TUT 45: Designed in China, Assembled in California

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The 45th edition of the UX Training newsletter looks at a lot of trends in the field of design and technology. I start with the most important article I’ve read about the state of technology in quite a long time. It worries me. Followed by an analysis of Apple Design Winners, an even more comprehensive analysis of the design practices of 500 companies, and then a look at how design is getting more automated.

I used to use IA Writer religiously until switching to Ulysses. But every now and then, I still check IA Writers’ blog…and found this hidden gem of an article. It’s an important read about the rise of China, and how America is following suit in becoming “more Chinese.” Skip to the section called “Numbers” for a damning read.

  • Highlight: But even without us clicking at all, somehow the ad system works. No one knows how, because it all happens in a black box. Only Facebook and Google know the real numbers. But no one questions how it works. Why? Because of the numbers.


I love this type of conversation (“Is X dead? Is X bullshit?”) that questions popular trends. IDEO, in a rare act, explains that companies often use design thinking as part of a superficial “theater of innovation” rather than the deep, strategic power tool that could be used to transform companies and their products.

  • Highlight: “Hendrix recalls seeing a door near a client’s boardroom labeled with a sign reading, ‘creative thinking room/DVD storage.’ It’s a perfect metaphor. Without the strategy and the discipline, the tools–like having a dedicated brainstorming room–ultimately won’t work…access to the tools can be a little deceiving if you don’t understand how to use them in an appropriate way.”


Every year, a handful of designers and teams receive the prestigious Apple Design Awards (ADA). This founder decided to do a deep dive into the data (say that 5x fast) of what makes these apps so award-winning. Productivity apps and flat design are amongst the commonalities in ADA winners.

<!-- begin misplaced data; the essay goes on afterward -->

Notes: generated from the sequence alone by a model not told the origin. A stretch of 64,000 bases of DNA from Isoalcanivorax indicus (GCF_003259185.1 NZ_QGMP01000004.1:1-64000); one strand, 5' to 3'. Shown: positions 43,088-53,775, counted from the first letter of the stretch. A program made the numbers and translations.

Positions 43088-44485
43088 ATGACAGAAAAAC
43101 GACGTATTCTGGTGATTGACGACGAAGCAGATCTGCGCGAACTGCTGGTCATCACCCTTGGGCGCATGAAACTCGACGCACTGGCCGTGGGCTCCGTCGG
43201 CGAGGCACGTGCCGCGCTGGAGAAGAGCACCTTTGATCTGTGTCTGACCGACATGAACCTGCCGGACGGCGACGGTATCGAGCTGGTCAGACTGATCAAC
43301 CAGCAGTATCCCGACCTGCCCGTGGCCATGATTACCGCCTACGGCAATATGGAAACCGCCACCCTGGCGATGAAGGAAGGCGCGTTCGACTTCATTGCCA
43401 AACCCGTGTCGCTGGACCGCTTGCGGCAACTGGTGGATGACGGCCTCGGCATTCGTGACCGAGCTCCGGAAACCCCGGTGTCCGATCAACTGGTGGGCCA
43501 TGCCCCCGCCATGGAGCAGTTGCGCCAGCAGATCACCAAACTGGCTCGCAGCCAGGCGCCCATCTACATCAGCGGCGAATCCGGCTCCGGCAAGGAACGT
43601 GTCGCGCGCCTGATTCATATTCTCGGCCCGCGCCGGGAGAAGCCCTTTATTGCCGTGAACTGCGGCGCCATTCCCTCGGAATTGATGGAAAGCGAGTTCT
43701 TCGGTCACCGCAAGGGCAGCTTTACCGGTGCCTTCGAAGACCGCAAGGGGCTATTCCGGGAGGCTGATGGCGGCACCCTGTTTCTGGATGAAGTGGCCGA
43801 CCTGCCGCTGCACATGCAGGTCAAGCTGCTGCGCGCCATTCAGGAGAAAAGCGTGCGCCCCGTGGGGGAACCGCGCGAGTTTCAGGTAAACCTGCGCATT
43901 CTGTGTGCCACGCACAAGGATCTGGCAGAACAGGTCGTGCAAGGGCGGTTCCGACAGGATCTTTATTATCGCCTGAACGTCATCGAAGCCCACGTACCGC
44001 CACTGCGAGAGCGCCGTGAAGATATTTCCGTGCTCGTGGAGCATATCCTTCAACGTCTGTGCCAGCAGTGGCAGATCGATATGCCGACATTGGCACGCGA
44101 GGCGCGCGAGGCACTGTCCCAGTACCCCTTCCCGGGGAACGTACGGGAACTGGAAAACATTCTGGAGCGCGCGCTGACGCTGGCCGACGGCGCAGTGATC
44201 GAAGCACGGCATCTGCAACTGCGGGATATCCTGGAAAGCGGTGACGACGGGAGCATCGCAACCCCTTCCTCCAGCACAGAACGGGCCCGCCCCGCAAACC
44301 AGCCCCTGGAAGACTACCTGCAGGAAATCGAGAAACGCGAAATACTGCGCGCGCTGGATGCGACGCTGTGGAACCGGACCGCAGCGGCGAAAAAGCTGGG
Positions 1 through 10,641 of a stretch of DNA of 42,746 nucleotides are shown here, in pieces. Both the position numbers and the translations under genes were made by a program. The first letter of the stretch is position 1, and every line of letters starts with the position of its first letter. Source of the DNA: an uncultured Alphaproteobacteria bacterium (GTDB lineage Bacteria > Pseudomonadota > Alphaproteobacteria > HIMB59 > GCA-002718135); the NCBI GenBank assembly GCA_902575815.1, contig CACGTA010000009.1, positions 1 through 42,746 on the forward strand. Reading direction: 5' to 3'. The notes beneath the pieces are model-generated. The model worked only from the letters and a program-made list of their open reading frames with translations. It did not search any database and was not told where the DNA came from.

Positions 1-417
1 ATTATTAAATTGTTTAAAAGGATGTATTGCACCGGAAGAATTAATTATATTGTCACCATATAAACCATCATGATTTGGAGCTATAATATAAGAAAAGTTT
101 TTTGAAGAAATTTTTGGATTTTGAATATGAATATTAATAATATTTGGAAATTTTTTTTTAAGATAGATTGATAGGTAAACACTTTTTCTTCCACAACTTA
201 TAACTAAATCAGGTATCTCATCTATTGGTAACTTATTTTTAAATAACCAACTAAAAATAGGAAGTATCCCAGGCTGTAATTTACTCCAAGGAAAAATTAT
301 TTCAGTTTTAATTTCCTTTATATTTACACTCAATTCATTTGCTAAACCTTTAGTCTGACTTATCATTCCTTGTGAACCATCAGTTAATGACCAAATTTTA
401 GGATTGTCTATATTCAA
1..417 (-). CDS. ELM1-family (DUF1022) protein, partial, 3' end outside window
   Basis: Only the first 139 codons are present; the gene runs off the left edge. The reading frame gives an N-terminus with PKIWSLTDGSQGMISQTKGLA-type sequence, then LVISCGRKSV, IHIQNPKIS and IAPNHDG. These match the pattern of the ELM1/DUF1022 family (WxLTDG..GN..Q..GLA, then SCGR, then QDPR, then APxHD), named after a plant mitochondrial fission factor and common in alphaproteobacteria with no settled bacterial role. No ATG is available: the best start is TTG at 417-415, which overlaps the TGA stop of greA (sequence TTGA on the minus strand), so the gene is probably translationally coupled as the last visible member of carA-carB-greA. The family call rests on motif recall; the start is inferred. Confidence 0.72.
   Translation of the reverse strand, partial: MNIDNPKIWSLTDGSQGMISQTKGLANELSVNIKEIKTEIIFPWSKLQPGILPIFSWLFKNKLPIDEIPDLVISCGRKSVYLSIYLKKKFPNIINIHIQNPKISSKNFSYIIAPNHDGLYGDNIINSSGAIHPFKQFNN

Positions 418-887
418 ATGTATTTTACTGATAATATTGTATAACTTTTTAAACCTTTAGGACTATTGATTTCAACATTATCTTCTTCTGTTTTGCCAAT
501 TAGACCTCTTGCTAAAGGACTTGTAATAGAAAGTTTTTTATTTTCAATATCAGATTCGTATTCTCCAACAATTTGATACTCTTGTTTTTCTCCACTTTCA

• Highlight: “The results show that flat design still reigns supreme…the clean white interface style that dominated in previous years has taken a back seat in 2018 with flat design and simple design the big winners totaling 70% of the winning interface design tags.”


McKinsey & Co, the famous consultancy, released a new report The Business Value of Design. I’ve never seen such an extensive report like this, which tracked the design practices of 300 publicly listed companies and distilled 100,000 “design actions” into 4 themes of good design.

  • Highlight: “Over 40 percent of the companies surveyed still aren’t talking to their end users during development. Just over 50 percent admitted that they have no objective way to assess or set targets for the output of their design teams. With no clear way to link design to business health, senior leaders are often reluctant to divert scarce resources to design functions. That is problematic because many of the key drivers of the strong and consistent design environment identified in our research call for company-level decisions and investments.”


When’s the last time you’ve set type? (Me neither). This lengthy AIGA article explores the new technologies that may threaten to make Graphic Designers “obsolete.” Really interesting read on how various companies are applying AI, automation and smarter algorithms to create technologies that could make entire skillsets obsolete.

  • Highlight: “A lot of the work we do as designers is prescriptive. We work within set screen sizes and resolutions…to colors that have been numerically serialized and indexed…These parts are modular and mechanical, perfect for automation.”

Have you ever had your portfolio reviewed, and heard conflicting pieces of advice? To get objective feedback, focus on these variables:

  1. The UX work itself: the design process and deliverables
  2. The storytelling: what problems were solved? Can you tell it in an interesting way?
  3. Visual presentation: easy to read, attractive visuals that show you can do design work
  4. X factor: whether the case study is unique in its subject matter and/or presentation.

Did you know that the upcoming UX Portfolio Course 2.0 comes with a live, personalized portfolio review with yours truly? Grab your advanced copy if you’re entering interview season.

Keep learning,
Oz, founder @ UXBeginner, instructor @ UX School

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